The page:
The second area requiring urgent attention, and a much higher level of understanding, is the issue of fraud and abuse under capitated managed care systems. As capitated systems continue to expand, so we must understand how the nature of fraud will change and how the new forms of fraud might be controlled.
Many within the industry still believe that managed care structurally eliminates the fraud problem. Many times, during interviews with senior managers at both private and public payers, I found that they would acknowledge some of the more serious weaknesses in their fee-for-service controls and then close the discussion by pronouncing it irrelevant anyway: The inevitable expansion of managed care would eventually consign fee-for-service, with all its associated problems, to the history books.
Managed care systems certainly alter the financial incentives for providers. Under capitation--where a fixed fee is paid each month for each patient, regardless of usage--the traditional financial incentives for overutilization are indeed eliminated. Capitation, therefore, should eliminate the incentives for provision of medically unnecessary services. Capitation fees, moreover, are paid regardless of the level of service provided and thus eliminate the possibility of false claims.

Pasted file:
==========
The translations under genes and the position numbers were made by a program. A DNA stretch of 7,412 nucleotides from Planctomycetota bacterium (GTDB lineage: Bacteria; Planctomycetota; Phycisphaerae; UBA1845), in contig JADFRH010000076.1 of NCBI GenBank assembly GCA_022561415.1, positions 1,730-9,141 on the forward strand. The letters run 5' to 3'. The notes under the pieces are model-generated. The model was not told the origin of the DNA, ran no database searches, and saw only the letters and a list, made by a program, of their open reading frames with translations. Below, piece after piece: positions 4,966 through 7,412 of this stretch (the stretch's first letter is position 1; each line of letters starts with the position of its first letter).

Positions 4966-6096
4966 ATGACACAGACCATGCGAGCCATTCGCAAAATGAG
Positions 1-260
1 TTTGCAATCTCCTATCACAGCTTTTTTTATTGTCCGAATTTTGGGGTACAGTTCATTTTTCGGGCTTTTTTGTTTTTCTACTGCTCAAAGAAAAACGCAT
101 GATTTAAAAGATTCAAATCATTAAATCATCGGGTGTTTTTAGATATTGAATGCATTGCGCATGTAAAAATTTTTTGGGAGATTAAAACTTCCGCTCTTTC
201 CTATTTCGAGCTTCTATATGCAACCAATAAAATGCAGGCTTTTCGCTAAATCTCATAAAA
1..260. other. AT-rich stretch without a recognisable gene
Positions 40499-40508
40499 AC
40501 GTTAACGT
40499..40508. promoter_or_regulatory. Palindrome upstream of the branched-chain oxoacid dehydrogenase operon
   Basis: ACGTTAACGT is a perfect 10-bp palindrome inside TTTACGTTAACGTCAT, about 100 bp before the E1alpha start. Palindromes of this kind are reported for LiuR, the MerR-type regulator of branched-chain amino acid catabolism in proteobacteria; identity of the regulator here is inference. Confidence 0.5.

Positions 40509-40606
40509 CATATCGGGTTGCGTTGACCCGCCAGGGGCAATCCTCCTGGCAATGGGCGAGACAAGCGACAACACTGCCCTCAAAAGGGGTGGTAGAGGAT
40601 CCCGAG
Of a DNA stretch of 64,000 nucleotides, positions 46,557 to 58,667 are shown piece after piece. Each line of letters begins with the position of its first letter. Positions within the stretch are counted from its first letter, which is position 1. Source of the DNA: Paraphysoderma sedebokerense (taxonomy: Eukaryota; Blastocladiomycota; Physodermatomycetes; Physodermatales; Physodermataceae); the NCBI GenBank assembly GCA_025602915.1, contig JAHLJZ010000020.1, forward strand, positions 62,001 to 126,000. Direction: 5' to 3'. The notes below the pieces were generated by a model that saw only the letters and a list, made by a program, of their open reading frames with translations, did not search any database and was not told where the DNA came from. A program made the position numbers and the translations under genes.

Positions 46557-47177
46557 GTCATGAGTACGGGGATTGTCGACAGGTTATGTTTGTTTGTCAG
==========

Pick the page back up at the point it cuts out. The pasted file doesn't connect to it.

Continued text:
By eliminating the incentive for overutilization and the possibility of false claims, managed care--so the argument goes--should eliminate fraud. This chapter tests that hypothesis and clarifies the impacts that managed care will have on opportunities for fraud and on methods for fraud control.
The growth of managed care continues, although the growth rate has slowed since 1997. Roughly three out of every ten Americans are now en-